Salman Schocken

From Wikipedia, the free encyclopedia
Jump to: navigation, search

Salman Z. Schocken (Hebrew: שלמה זלמן שוקן‎) (October 29, 1877, Margonin, Province of Posen, German Empire (today Poland) – August 6, 1959, Pontresina, Switzerland) was a German Jewish publisher and businessman.

Salman Schocken ("S" in Salman pronounced "Z") was the son of a Jewish shopkeeper in Posen.[1] In 1901, he moved to Zwickau, a German town in southwest Saxony, to help manage a department store owned by his brother, Simon. Together they built up the business and established a chain of stores throughout Germany. In Chemnitz and Stuttgart, Schocken commissioned German-Jewish architect Erich Mendelsohn to build branches of the Kaufhaus Schocken. In 1910 Salman Schocken married Zerline (Lilli) Ehrmann, a twenty-year-old German Jewish woman from Frankfurt. They had four sons and one daughter. Their eldest son, Gustav Gershom Schocken, succeeded his father at the Schocken publishing house in Tel Aviv and at the Haaretz newspaper. In 1915, Schocken co-founded Zionist journal Der Jude (with Martin Buber). After Simon's death in 1929, when his friend Franz Rosenzweig also died, Salman Schocken became sole owner of the firm and established the Schocken Institute for Research on Hebrew Poetry in Berlin. In 1931, he founded the publishing company Schocken Verlag, which, at the time, reprinted the Buber-Rosenzweig translation of the Bible.

In 1933, the Nazis stripped Schocken of his citizenship and, the next year, he left Germany for Palestine and, in 1940 with his family except for one son, settled in the United States. In Jerusalem, he built the Schocken Library, also designed by Erich Mendelsohn, was a board member of the Hebrew University of Jerusalem, and bought the newspaper Haaretz in 1937. His son, Gershom Schocken, became the chief editor in 1939 and held that position until his death in 1990. The Schocken family today has a 60% share of the newspaper. Salman Schocken also founded the Schocken Publishing House Ltd. and, in New York in 1945 with the aid of Hannah Arendt and Nahum Glatzer, opened another branch, Schocken Books. The Nazis forced him to sell his German enterprises to Merkur AG, but he managed to recover some of his property after the World War II. (In 1987 Schocken Books became an imprint of the Knopf Doubleday Publishing Group at Random House, owned by Bertelsmann since 1998.)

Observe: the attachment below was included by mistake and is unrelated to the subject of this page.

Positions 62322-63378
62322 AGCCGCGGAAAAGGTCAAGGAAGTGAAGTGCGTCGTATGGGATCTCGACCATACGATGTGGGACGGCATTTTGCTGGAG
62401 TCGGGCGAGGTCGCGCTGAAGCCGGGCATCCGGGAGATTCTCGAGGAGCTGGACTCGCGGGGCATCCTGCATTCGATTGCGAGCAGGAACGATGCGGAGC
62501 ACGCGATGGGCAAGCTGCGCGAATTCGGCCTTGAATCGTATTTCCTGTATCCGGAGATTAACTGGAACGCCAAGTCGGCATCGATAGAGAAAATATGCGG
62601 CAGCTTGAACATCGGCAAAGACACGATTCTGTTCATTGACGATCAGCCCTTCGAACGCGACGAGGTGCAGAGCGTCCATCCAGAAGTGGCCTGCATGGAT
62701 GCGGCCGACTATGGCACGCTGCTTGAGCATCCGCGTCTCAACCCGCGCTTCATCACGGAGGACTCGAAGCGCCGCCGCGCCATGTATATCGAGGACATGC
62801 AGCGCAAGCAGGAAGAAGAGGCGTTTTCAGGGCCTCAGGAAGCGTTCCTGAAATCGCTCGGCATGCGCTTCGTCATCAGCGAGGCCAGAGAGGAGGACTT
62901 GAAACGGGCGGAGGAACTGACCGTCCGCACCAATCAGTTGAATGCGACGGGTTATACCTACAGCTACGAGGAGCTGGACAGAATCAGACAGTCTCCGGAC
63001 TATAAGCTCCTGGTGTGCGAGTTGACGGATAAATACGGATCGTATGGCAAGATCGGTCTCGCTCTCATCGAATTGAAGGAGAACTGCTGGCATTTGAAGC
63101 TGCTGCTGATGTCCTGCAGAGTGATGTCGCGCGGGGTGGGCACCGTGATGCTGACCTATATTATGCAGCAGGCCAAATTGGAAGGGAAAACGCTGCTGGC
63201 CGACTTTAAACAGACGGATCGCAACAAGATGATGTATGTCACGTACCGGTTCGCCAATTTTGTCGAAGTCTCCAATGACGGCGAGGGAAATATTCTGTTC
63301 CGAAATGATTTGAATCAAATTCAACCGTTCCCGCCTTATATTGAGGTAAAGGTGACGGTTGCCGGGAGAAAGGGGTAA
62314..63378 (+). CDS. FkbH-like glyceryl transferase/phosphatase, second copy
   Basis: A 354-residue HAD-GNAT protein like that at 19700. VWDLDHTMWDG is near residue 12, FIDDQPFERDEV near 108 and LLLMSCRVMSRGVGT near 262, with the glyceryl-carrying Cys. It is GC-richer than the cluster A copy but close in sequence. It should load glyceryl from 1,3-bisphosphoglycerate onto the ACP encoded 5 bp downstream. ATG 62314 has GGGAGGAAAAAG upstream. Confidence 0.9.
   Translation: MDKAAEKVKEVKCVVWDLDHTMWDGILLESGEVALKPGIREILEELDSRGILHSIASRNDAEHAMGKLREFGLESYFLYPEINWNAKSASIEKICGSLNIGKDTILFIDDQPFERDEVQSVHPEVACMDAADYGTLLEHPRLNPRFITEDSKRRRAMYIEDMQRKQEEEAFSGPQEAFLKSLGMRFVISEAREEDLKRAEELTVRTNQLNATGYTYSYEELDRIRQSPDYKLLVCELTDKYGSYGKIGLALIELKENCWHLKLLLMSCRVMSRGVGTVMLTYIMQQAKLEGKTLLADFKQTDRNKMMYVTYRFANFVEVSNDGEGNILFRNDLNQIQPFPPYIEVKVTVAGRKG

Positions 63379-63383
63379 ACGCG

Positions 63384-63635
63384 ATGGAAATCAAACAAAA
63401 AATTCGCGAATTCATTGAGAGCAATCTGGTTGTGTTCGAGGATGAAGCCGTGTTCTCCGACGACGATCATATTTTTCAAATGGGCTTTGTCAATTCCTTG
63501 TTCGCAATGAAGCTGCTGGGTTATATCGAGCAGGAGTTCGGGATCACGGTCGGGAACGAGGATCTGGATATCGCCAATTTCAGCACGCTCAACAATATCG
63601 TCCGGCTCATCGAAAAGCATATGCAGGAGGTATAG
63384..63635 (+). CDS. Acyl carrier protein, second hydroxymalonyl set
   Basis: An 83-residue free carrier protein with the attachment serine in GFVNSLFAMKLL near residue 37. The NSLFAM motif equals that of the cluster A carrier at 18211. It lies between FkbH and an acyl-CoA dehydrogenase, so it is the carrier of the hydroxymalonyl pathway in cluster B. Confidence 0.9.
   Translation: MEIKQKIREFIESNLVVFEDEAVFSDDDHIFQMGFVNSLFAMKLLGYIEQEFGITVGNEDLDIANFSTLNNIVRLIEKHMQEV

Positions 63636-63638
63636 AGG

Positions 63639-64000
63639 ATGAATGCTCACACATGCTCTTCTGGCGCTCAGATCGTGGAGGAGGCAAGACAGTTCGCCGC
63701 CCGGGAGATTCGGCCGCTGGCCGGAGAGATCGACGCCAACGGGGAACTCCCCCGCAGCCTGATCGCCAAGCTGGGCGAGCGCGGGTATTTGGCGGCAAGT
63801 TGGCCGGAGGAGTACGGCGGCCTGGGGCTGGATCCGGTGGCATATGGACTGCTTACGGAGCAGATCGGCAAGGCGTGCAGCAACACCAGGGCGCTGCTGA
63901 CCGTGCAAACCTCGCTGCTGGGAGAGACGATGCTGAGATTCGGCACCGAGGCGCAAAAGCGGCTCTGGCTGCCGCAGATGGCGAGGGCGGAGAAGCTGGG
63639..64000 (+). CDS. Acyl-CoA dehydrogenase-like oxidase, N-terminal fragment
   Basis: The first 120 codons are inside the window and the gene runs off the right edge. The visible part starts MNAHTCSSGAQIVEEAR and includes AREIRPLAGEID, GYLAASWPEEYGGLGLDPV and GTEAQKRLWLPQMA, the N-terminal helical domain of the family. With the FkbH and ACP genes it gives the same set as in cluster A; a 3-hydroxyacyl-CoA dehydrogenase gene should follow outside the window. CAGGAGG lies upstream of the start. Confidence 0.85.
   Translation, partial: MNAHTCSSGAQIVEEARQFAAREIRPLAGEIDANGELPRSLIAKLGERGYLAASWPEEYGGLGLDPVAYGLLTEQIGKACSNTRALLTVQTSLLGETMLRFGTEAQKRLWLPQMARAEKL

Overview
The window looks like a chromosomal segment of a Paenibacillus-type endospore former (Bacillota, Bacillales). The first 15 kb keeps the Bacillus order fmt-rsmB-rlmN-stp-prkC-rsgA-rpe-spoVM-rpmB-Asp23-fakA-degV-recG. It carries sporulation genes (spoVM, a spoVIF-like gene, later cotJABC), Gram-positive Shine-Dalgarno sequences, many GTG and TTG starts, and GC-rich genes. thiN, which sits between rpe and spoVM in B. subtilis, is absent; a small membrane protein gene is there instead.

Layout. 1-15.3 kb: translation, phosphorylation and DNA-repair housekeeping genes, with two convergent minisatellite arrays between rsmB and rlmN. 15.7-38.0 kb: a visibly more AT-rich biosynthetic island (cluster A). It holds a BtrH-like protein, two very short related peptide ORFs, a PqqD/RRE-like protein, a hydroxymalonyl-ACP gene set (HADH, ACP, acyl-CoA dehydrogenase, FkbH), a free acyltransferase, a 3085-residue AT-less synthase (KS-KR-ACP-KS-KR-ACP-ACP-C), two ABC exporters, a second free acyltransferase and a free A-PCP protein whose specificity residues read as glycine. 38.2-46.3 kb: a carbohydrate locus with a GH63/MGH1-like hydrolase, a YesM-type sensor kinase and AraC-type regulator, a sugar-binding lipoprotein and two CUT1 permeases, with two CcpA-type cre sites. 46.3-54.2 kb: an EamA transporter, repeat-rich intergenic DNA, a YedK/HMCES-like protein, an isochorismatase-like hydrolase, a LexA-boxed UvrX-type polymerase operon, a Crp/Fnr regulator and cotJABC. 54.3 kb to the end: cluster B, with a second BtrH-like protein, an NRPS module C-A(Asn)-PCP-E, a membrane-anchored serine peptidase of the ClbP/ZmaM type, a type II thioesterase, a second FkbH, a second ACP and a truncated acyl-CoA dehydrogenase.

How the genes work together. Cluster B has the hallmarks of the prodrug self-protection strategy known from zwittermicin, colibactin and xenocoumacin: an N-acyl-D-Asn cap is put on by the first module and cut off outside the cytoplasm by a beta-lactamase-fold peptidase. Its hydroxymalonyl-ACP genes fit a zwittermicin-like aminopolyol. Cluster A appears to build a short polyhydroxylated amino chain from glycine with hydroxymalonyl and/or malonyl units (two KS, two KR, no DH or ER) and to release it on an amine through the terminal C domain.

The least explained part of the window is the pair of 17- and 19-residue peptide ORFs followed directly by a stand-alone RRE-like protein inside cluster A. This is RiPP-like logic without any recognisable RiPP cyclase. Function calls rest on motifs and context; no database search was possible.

Schocken became the patron of Shmuel Yosef Agnon, when he was a struggling writer in Palestine. Recognizing Agnon's literary talent, Schocken paid him a stipend that relieved him of financial worries and allowed him to devote himself to writing. (Agnon went on to win the Nobel Prize in Literature in 1966.)[2]

Schocken's wife's name was Zerlina (Lilli); they had five children. He died in 1959 while vacationing in Switzerland. His other son, Gideon Schocken, became Haganah fighter and later a general and the head of the Manpower Directorate of the Israel Defense Forces.

Schocken house[edit]

The home of Salman Schocken is at 7 Smolenskin Street in Rehavia (aka Rechavia), a neighborhood of Jerusalem, Israel.[3] It was designed by Erich Mendelsohn. The building, constructed of Jerusalem stone between 1934 and 1936, was originally surrounded by a spacious 1.5-acre (6,100 m2) garden. In 1957, the property was sold to the Jerusalem Academy of Music and Dance, which invited another architect, Joseph Klarvin, to design an additional front wing of classrooms facing the street. Klarvin also added a third story, dispensing with the pergolas and blocking over the oval pool in the courtyard.[4]

Schocken also had a library built in Jerusalem for his significant book collection. The building was also designed by Erich Mendelsohn and was built at 6 Balfour Street. Today, the historic building is home to the Schocken Institute for Jewish Research of the Jewish Theological Seminary of America. The Institute houses the Salman Schocken Library and other important archives and collections of Jewish and other books.[5]


On June 12, 2014 a court in Berlin awarded 50 million euros to Salman Schoken's surviving heirs in Israel as part of reparations for the seizure of Schocken AG by the Nazi regime in 1938.[6]


A Conversation About Schocken Books [3]